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Longtime museum executive Sandra Harris has been named as the new Executive Director for the Holocaust Museum & Learning Center (HMLC).

Harris, who will start Jan. 13, 2020, comes aboard as the Museum celebrates its 25th year.

After 30 years away, Harris returned to her hometown of St. Louis in 2017 to serve as Library Director for Maryville University, where she revamped the library’s operations and programs.

Before that, Harris worked as the Executive Director of the Desert Caballeros Western Museum in Wickenburg, Arizona, and held various positions at the Arizona State Capitol Museum, The Liberace Foundation, The Neon Museum, Phoebe A. Hearst Museum of Anthropology at UC Berkeley, and the Nasher Museum of Art at Duke University.

Harris has also been an adjunct instructor at Maryville University as well as a guest lecturer at the University of California, Berkeley, and the University of Nevada, Las Vegas.

Harris said she is thrilled with the opportunity to lead the Museum into this new chapter of its history.

“Experience has shown me stellar examples of what I believe cultural destinations are meant to be: community-rooted places that foster active learning, shared experiences, and social awareness. The HMLC has demonstrated this in important ways through the years,” Harris said.

Don Hannon, Chief Operating Officer for the Jewish Federation of St. Louis, said Harris was a natural choice for the position.

“Sandra has deep experience working with a wide range of museums and helping them develop to reach new audiences while maintaining their missions. Exactly what we need at this time,” he said.

Bud Rosenbaum, Chair of the Holocaust Museum Executive Committee, said, “Sandra was chosen based on a national search that included interviews with members from the Holocaust Museum volunteer community.”

At the same time, Hannon announced that the current Director, Jean Cavender, will be transitioning into her new role as Director of Community Engagement & Outreach for the Museum.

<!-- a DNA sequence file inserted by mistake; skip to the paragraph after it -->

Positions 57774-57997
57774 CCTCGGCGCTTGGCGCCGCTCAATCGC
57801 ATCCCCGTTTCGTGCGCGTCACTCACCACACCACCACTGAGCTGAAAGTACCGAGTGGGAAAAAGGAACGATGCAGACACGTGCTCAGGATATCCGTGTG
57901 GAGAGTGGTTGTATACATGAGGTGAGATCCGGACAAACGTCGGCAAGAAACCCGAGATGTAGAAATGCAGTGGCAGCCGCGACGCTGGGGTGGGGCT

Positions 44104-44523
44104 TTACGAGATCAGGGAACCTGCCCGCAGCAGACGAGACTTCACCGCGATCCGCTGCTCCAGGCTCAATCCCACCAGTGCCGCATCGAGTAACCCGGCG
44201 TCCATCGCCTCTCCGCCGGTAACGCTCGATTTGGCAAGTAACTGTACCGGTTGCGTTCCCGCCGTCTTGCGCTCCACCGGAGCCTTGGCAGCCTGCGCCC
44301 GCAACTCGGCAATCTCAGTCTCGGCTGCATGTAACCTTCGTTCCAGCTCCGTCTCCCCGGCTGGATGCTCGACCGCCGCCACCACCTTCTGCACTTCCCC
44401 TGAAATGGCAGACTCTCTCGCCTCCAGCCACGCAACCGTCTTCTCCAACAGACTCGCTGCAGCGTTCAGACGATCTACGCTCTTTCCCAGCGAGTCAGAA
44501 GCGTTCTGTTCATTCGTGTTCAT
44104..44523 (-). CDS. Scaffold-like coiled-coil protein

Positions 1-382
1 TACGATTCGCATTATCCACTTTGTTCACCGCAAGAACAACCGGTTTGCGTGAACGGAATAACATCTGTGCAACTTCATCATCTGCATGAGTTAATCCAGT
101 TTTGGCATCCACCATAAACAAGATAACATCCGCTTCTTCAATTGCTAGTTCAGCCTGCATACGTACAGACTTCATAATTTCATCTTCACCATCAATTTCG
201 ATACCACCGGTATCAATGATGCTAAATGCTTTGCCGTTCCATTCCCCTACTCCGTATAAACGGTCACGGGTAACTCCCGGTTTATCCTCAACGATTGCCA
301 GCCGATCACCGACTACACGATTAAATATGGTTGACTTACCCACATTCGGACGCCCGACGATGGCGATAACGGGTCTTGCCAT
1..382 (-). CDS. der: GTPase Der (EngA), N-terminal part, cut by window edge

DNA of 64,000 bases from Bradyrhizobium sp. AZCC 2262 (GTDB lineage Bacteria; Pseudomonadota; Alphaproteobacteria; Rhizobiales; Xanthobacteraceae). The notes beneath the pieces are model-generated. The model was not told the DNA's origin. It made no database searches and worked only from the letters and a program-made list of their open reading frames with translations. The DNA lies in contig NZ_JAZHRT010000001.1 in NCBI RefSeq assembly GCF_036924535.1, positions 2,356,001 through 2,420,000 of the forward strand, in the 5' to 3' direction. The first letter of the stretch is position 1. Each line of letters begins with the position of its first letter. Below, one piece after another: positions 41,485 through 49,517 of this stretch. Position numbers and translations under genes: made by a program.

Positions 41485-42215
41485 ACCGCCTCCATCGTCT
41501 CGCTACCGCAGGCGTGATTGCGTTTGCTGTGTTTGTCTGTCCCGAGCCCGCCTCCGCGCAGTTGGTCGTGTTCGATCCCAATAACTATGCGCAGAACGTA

“With Jean’s experience at the Museum and involvement with the community, Jean will be a great asset as the Museum moves into the future,” he said. Jean and the current HMLC staff will report to Sandra.

Harris will also lead more than 150 volunteers who support the Museum and its service to the community.

Since opening in 1995, the Museum has become a trusted resource in the St. Louis region and beyond. Each year, approximately 30,000 guests visit the HMLC for docent-led tours of the exhibits, to attend the Rosenberg Monthly Film Series and HMLC Memory Project, or for presentations by survivors or subject-matter experts.

The HMLC also has an active civic education program and has trained more than 700 teachers through the Rubin and Gloria Feldman Family Education Institute and more than 3,000 law enforcement officers through a partnership program with the Anti-Defamation League on Law Enforcement and Society program.

The HMLC is one of only 22 Holocaust museums across the U.S. Its mission is to ensure that the horror and lessons of the Holocaust are not forgotten and how what happened in the past relates to current events. While learning Holocaust history is the key to understanding its roots, the HMLC also has a further focus: to empower visitors to make the world a kinder, safer, more tolerant place by rejecting all forms of hate, racism, and bigotry.